UFO Timeline: A Brief Synop

A Timeline of Close Encounters

1947: A grainy six-page memo supposedly written by Albert Einstein and Robert Oppenheimer lays out general principles for peacefully interacting with aliens, a clear sign to readers of UFO conspiracy forums and websites that the scientific and governmental elite had made contact.

1948: The Ur-text of UFOlogy is the “Estimate of the Situation,” a military intelligence document from 1948 that concluded that a rash of UFO sitings could only be extraterrestrial in nature.

1950s: Who should be thanked for the post–World War II boom in communications technology like transistors, lasers, fiber optics, microchips, superconductors, and miracle materials like carbon fiber? According to Philip Corso’s book The Day After Roswell, these were all ­reverse-engineered from alien spacecraft.

1965: An anonymous source claiming to be a retired Defense Intelligence Agency official outlined a post-Roswell exchange program that, in 1965, sent twelve Americans from the Nevada test site to the aliens’ homeworld, known as Serpo. The eight who returned in 1978 were kept at military installations for six years.

1979: While the most-well-known theories about the American government and UFOs focus on findings from crash landings like the famous Roswell, New Mexico, incident, secreted away at sites like Area 51, researcher Paul Bennewitz believes he intercepted communications proving Uncle Sam already collaborates with aliens at the underground “Dulce Base” near the Colorado–New Mexico border. A man named Thomas Edwin Castello said in an interview circulating on UFO websites that, based on his experience as a security guard at Dulce, a race of reptilian workers performed manual labor under gray alien supervision.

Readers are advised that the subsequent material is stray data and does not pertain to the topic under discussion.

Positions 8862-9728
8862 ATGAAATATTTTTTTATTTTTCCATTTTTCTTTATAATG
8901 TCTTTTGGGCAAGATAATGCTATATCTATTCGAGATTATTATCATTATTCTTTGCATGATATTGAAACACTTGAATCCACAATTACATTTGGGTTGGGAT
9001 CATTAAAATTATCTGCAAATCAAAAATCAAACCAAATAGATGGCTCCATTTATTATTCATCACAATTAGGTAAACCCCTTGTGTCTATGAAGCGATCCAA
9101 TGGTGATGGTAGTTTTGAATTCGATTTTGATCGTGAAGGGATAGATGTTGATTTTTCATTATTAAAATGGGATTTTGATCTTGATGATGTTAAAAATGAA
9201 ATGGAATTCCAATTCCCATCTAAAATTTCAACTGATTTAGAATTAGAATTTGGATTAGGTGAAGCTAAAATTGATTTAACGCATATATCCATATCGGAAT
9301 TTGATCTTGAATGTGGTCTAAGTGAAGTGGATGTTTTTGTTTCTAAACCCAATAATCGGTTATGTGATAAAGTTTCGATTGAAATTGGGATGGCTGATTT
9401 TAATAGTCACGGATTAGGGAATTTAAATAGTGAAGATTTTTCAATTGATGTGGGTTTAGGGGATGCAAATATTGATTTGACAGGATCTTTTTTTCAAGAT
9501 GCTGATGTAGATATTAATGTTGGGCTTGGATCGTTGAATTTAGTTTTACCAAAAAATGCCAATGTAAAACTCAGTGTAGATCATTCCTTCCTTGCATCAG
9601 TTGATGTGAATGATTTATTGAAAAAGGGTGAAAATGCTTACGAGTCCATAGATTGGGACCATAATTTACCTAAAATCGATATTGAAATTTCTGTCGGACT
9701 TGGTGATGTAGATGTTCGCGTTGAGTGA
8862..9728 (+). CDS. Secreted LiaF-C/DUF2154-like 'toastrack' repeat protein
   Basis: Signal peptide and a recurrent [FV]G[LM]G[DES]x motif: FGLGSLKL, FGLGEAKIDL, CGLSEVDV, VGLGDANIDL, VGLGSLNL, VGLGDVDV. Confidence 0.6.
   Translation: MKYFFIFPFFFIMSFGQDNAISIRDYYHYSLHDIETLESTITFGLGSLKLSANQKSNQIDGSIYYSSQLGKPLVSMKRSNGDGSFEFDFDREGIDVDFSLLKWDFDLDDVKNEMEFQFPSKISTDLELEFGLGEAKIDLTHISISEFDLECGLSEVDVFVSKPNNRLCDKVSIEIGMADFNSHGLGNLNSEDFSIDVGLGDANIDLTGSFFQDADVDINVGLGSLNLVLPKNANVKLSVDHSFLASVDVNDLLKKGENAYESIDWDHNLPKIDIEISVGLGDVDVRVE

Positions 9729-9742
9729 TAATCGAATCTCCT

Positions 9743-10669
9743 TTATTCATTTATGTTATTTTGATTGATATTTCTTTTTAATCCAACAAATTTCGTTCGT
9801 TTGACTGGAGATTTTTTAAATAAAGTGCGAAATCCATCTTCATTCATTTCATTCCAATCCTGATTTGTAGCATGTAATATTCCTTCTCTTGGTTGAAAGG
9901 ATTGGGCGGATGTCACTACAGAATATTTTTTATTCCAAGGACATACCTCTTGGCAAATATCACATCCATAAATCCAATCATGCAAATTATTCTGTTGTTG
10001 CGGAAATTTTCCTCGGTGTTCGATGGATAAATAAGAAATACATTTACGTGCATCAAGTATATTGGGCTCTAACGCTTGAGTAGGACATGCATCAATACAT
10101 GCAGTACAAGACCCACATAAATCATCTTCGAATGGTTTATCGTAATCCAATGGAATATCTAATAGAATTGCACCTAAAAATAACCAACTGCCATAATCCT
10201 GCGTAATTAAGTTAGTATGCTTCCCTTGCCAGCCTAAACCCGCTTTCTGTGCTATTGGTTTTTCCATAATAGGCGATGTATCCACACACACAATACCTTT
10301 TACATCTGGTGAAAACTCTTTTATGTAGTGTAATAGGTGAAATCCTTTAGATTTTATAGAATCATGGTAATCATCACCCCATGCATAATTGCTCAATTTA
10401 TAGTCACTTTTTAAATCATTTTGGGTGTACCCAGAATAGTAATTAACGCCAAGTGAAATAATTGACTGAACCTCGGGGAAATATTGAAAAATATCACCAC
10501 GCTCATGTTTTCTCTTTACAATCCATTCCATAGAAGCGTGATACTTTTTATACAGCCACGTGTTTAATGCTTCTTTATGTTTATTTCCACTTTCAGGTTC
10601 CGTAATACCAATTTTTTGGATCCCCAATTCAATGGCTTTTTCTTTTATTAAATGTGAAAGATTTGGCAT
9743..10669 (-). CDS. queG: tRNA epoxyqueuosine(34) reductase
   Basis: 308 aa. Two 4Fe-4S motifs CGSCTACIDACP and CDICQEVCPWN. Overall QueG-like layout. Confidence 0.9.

1983: Many believe President Reagan’s Strategic Defense Initiative, or Star Wars missile-defense plan, was developed not to protect against a Soviet nuclear attack but rather an alien invasion.

Late 1980s: Depending on whom you ask, the Aviary is either a group convened by the Defense Department to research alien weapons and biotechnology as well as run interference on civilian investigators, or a more sympathetic group of academics and military figures trying to leak that same information to the public. Believers point to publications by suspected Aviary members like Christopher C. Green, a former CIA analyst who now researches military applications of neuroscience, which should clearly raise eyebrows.

In 1989, Bob Lazar told a Las Vegas TV station that while working at Area 51, he’d come across flying saucers in hangars and an element so heavy it could not be synthesized on Earth.

2001: Gary McKinnon, the hacker at the center of an extradition dispute between the U.K. and the U.S., claims that once he broke through flimsy security on military and casa computers, he found “The Disclosure Project,” which collected testimony from air-traffic controllers, nuclear-missile technicians, and others confirming the existence of UFOs.

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